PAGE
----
The OIE's Online Rinderpest Challenge
Photo credit: Veterinary History Society of Onderstepoort Veterinary Research Institute.
Rinderpest was the first, and is the only animal disease that has been eradicated worldwide due to successful international collaboration through the eradication campaign of the World Organisation for Animal Health (OIE). In February 2017, the OIE initiated the development of a new rinderpest awareness campaign, the "Never Turn Back" campaign, dedicated to assisting the 182 OIE member countries in keeping the history and impact of the disease alive. As part of this campaign, the OIE developed an online game that aimed to help the world remain free from rinderpest by ensuring that the memory of this disease is still vivid in the minds of new generations of veterinarians and laboratory technicians. Even though it has been eradicated, it is critically important that key players in the animal health community remain fully aware of the role that they still must play in this post-eradication era. The game was live from 4 October to 1 November 2018. The Rinderpest Challenge was a successful example of a world-wide online educational game aimed at veterinary students and laboratory technicians, with participants from 89 countries around the globe. The game could be played online or on a mobile app, and the incentive was a sponsored trip to Paris during the OIE General Session in May 2019. Read more.
- Written by Dietmar Holm, with parts taken from the rinderpest vigilance website

Training Method and Other Factors Affecting Student Accuracy in Bovine Pregnancy Diagnosis
Journal of Veterinary Medical Education (JVME) 45(2) DOI: 10.3138/jvme.1016-166r1

Annett Annandale, C. Henry Annandale, Geoffrey T. Fosgate, Dietmar E. Holm


To optimize bovine pregnancy diagnosis (PD) training, factors influencing student performance were investigated. The objective was to determine whether training method, gender, background (farm, urban, or mixed), previous experience in bovine PD, and current career interest influenced the accuracy of bovine PD by trans-rectal palpation (TRP). Fourth-year (of a 6-year program) veterinary students (n=138) received one PD training session in groups using either simulator training on Breed'n Betsy (BB) or training on live cows (C). Students completed a questionnaire on gender, background, and career interest. Students' PD accuracy (pregnancy status and stage) was determined after training when each student palpated six cows with known pregnancy status. Students' accuracy in determining pregnancy status was measured as sensitivity and specificity (the ability to correctly identify the presence and absence of pregnancy respectively). Factors that influenced overall accuracy with a higher student sensitivity of bovine PD by TRP were training method, farming background, an interest in a mixed animal career, and stage of gestation. Gender of students and previous experience in bovine PD did not have an influence. Training on BB simulators was associated with lower student sensitivity for pregnancy detection in cows <6 months pregnant. Student sensitivity for pregnancy detection in cows >6 months pregnant was similar for training on BB simulators and live cows. No evaluated factors were significantly associated with specificity of PD. Teaching efforts focusing on specificity of PD and repeated simulator-based training in conjunction with live cow exposure are recommended.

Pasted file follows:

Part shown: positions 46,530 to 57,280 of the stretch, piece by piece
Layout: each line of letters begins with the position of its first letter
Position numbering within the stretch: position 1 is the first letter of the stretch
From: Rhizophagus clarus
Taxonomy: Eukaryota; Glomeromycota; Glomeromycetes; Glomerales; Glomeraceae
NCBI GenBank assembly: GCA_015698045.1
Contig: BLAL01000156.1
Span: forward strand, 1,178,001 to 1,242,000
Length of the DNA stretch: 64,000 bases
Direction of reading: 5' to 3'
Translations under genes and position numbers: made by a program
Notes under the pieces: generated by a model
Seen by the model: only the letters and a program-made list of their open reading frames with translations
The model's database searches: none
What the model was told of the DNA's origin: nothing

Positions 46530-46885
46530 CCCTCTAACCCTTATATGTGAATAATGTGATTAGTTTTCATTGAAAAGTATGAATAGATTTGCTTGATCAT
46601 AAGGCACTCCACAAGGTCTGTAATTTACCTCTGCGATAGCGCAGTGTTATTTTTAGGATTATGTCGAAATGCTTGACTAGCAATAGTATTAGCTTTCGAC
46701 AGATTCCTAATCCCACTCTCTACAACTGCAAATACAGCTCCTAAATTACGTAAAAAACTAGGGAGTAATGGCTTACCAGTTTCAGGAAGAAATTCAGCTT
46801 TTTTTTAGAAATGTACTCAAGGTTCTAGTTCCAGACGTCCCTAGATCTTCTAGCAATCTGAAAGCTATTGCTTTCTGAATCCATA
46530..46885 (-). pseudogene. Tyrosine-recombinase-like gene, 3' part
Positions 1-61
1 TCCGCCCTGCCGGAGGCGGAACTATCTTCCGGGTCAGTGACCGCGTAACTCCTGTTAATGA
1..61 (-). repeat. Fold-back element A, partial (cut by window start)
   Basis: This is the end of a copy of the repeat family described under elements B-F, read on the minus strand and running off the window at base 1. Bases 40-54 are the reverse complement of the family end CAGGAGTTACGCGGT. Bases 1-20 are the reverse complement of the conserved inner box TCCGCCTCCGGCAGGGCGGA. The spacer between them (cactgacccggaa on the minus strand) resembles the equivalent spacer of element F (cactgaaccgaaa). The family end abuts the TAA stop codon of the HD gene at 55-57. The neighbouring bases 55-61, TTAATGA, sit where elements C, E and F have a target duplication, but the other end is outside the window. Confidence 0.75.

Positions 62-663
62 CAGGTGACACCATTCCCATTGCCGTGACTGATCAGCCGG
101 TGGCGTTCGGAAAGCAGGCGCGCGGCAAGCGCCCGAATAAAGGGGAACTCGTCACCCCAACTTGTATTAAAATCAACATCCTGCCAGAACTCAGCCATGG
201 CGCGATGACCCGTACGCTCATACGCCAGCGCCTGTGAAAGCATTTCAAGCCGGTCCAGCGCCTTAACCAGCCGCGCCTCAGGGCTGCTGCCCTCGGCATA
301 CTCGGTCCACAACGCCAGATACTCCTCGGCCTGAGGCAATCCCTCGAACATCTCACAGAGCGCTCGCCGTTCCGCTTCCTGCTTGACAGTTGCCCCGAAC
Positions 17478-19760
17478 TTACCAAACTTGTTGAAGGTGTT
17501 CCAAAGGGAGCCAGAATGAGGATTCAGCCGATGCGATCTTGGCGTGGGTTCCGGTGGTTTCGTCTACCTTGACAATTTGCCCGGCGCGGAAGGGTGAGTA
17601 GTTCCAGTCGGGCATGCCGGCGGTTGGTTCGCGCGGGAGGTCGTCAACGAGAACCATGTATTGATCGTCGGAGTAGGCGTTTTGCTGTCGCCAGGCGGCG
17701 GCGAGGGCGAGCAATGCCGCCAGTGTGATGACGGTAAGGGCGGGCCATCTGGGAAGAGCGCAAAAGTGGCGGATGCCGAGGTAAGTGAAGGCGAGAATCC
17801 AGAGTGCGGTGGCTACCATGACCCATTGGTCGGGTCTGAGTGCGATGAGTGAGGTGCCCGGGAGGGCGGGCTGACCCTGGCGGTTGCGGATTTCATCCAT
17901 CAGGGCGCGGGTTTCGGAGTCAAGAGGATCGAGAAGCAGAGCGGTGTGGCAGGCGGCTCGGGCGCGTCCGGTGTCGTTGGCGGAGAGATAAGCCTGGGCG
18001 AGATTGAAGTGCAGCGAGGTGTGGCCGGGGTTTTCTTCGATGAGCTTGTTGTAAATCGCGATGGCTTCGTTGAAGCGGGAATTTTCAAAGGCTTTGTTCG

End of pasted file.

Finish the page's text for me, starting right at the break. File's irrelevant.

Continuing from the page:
(Abstract reprinted courtesy of the JVME)
INVEST Conference a Wonderful Opportunity for Collaboration!
The INVEST 2018 conference was recently held at Lincoln Memorial University's College of Veterinary Medicine in Tennessee. Dean Jason Johnson and his faculty and staff put on a wonderful experience for clinical skills educators and those interested in veterinary simulation and teaching. The conference featured keynote talks from Dr. Claire Vinten of the Royal Veterinary College regarding developing clinical reasoning; Mr. Jonathan Greene and Dr. Chris Younts of Lincoln Memorial University - DeBusk College of Osteopathic Medicine regarding effective delivery of simulation; and Dr. Julie Cary of Washington State University's College of Veterinary Medicine regarding facilitation and debriefing in simulation. The conference featured 1½ days of talks and networking at the Knoxville LMU campus, and a hands-on day at the DeBusk Veterinary Teaching Center in Ewing, Virginia. The model making center and skills lab were a special highlight! Poster presentations from across the globe highlighted the significant advances being made in model making and educational research in many colleges. It is great to see the progress that has been made since the original gathering of educators in 2010. A special thanks to the group at Lincoln Memorial for making this a very memorable and social event! If you are interested in hosting the next INVEST Conference please send your name and a brief description of your proposed event to Dr. Dean Hendrickson at Dean.Hendrickson@ColoState.EDU The advisory board for INVEST will gladly consider all proposals in selecting the next site.